Advertisement

Mutagenic Consequences of the Alteration of DNA by Chemicals and Radiation

  • Bernard Strauss
  • Edith Turkington
  • Jhy Wang
  • Daphna Sagher
Part of the Advances in Experimental Medicine and Biology book series (AEMB, volume 283)

Abstract

The induction of mutations in vivo is a process that involves the interaction of exogenous agents, the Biologically Reactive Intermediates (BRIs), with particular nucleotides in the DNA. The finding of “hot spots” (see Hsia et al., 1989) and of “mutator” strains of organisms (Modrich, 1987) indicates that superimposed on the primary interaction of BRIs and nucleotides is an effect of DNA sequence (Burns et al., 1987) and of the proteins involved in replication and in the monitoring of the DNA. Many of the primary interactions of BRIs with DNA result in alterations which block DNA synthesis, at least in vitro. It appears to be a truism that mutation, at least point mutation as a result of damage induced by an agent which inhibits DNA synthesis, requires that the DNA synthetic machinery should bypass the damage by some mechanism. An understanding of the phenomena of mutation therefore requires knowledge of the relationships between the altered DNA bases, the arrest of DNA synthesis, and the location of the damage within the DNA sequence. For example, one might assume that the sites most subject to modification by BRIs are those at which mutation occurs most readily. In fact, it appears that this simplest of hypotheses is not inevitably so, and that other factors may intervene (Brash et al., 1987).

Keywords

Transfection Efficiency Acetyl Aminofluorene Termination Band Spontaneous Termination Pause Site 
These keywords were added by machine and not by the authors. This process is experimental and the keywords may be updated as the learning algorithm improves.

Preview

Unable to display preview. Download preview PDF.

Unable to display preview. Download preview PDF.

References

  1. Brash, D., Seetharam, S., Kraemer, K., Seidman, M. and Bredberg, A. (1987). Photoproduct frequency is not the major determinant of UV base substitution hot spots or cold spots in human cells. Proc. Natl. Acad. Sci. USA. 84, 3782–3786.CrossRefGoogle Scholar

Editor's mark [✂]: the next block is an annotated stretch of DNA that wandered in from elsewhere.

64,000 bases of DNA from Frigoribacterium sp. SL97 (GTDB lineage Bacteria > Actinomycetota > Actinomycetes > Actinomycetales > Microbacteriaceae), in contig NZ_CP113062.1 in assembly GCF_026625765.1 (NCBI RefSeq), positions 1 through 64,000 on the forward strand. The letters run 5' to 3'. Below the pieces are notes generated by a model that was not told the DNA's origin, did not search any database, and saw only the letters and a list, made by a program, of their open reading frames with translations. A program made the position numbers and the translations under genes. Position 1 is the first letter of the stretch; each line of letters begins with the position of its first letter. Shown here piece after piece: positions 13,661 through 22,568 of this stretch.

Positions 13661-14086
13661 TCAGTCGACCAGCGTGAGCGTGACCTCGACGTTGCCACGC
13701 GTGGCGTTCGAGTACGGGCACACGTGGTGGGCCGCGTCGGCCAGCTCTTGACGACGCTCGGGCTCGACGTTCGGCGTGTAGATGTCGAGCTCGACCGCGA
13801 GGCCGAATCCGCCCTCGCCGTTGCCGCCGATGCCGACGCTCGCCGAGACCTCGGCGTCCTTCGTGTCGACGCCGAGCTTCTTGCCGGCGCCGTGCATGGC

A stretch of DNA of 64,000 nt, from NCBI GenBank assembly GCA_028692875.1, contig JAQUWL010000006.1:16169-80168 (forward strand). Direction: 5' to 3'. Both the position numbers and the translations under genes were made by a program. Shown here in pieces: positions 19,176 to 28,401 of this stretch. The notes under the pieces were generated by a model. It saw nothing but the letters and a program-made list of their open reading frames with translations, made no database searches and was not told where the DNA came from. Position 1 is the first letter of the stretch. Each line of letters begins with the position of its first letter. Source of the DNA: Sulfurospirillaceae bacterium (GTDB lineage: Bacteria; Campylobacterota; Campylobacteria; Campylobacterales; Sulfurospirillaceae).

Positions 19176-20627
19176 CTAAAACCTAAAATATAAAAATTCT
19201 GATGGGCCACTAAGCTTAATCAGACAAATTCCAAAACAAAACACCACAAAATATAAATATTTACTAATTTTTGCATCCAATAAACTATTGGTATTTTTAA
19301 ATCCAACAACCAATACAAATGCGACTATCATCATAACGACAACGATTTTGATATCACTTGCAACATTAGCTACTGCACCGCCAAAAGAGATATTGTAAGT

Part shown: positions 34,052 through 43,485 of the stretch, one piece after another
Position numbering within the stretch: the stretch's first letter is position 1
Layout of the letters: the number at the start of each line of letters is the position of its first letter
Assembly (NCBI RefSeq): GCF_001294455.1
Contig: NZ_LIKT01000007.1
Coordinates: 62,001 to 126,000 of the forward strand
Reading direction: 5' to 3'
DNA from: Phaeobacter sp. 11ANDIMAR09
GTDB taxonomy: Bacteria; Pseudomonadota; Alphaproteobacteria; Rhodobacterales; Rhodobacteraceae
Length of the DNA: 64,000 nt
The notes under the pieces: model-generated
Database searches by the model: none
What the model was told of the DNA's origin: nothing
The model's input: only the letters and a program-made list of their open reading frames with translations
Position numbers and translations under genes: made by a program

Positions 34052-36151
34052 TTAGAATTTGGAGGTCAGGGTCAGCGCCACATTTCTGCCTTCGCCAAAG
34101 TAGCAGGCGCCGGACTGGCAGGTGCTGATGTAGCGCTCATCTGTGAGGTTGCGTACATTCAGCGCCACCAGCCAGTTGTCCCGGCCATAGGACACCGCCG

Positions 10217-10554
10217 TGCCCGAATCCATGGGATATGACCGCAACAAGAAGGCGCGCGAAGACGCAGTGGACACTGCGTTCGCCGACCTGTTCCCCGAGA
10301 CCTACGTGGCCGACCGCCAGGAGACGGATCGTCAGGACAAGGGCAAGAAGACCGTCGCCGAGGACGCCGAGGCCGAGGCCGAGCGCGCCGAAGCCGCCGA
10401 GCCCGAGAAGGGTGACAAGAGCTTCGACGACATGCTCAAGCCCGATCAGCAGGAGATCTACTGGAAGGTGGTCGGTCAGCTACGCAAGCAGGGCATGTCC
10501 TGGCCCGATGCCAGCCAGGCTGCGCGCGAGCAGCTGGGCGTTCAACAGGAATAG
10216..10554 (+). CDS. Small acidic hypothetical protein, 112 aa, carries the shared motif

2. Burns, P., Gordon, A. and Glickman, B. (1987). Influence of neighbouring base seqeunce on N-methyl-N’-nitro-N-nitrosoguanidine mutagenesis in the lacI gene of Escherichia coli. J. Mol. Biol. 194, 385–390.CrossRefPubMedGoogle Scholar
  3. Hsia, H., Lebkowski, J., Leong, P., Calos, M. and Miller, J. (1989). Comparison of ultraviolet-induced mutagenesis of the lacI gene in Escherichia colt and in human 293 cells. J. Mol. Biol. 205, 103–113.CrossRefPubMedGoogle Scholar
  4. Kriek, E., Miller, J., Juhl, U. and Miller, E.C. (1967). 8-(N-2-Fluorenylacetamido) guanosine, an arylamidation reaction product of guanosine and the carcinogen N-acetoxy-N-2-fluorenylacetamide in neutral solution. Carcinogenesis 6, 177–182.Google Scholar
  5. Kunkel, T. and Alexander, P. (1986). The base substitution fidelity of eucaryotic DNA polymerases. Mispairing frequencies, site-preferences, insertion preferences and base substitution by dislocation. J. Biol. Chem. 261, 160–166.PubMedGoogle Scholar
  6. Lutgerink, J., Retel, J., Westra, J., Welling, M., Loman, H. and Kriek, E. (1985). By-pass of the major aminofluorene-DNA adduct during in vivo replication of single-and double-stranded LX174 DNA treated with N-hydroxy-2-aminofluorene. Carcinogenesis 6, 1501–1506.CrossRefPubMedGoogle Scholar
  7. Modrich, P. (1987). DNA mismatch correction. Ann. Rev. Biochem. 56, 435–466.CrossRefPubMedGoogle Scholar
  8. Moore, P., Rabkin, S. and Strauss, B.S. (1980). Termination of in vitro DNA synthesis at AAF adducts in the DNA. Nuc/eic Acids Res. 8, 4473–4484.CrossRefGoogle Scholar
  9. Moore, P., Rabkin, S., Osborn, A., King, C. and Strauss, B.S. (1982). Effect of acetylated and deacetylated 2-aminofluorene adducts on in vitro DNA synthesis. Proc. Natl. Acad. Sci. USA. 79, 7166–7170.CrossRefPubMedGoogle Scholar
  10. Norman, D., Abuaf, P., Hingerty, B., Live, D., Grunberger, D., Broyde, S. and Patel, D. (1989). NMR and computational characterization of the N-(Deoxyguanosin-8-y1) aminofluorene adduct RAF)G] opposite adenosine in DNA: (AF)G[synY A[anti] pair formation and its pH dependence. Biochemistry 28, 7462–7476.CrossRefPubMedGoogle Scholar
  11. Sahm, J., Turkington, E., LaPointe, D. and Strauss, B. (1989). Mutation induced in vitro on a C-8 Guanine Aminofluorene containing template by a modified T7 DNA polymerase. Biochemistry 28, 2836–2843.CrossRefPubMedGoogle Scholar
  12. Tang, M., and Lieberman, M. (1983). Quantification of adducts formed in DNA treated with N-acetoxy-2-acetylaminofluorene or N-hydroxy-2-aminofluorene: comparison of trifluoroacetic acid and enzymatic degradation. Carcinogenesis 4, 1001–1006.CrossRefPubMedGoogle Scholar
  13. van Touw, J., Verberne, J., Retel, J. and Loman, H. (1985). Radiation-induced strand breaks in LX174 replicative form DNA: an improved experimental and theoretical approach. Int. J. Radiat. Biol. 48, 567–578.CrossRefGoogle Scholar

Copyright information

© Plenum Press, New York 1991

Authors and Affiliations

  • Bernard Strauss
    • 1
  • Edith Turkington
    • 1
  • Jhy Wang
    • 1
  • Daphna Sagher
    • 1
  1. 1.Department of Molecular Genetics and Cell BiologyThe University of ChicagoChicagoUSA

Personalised recommendations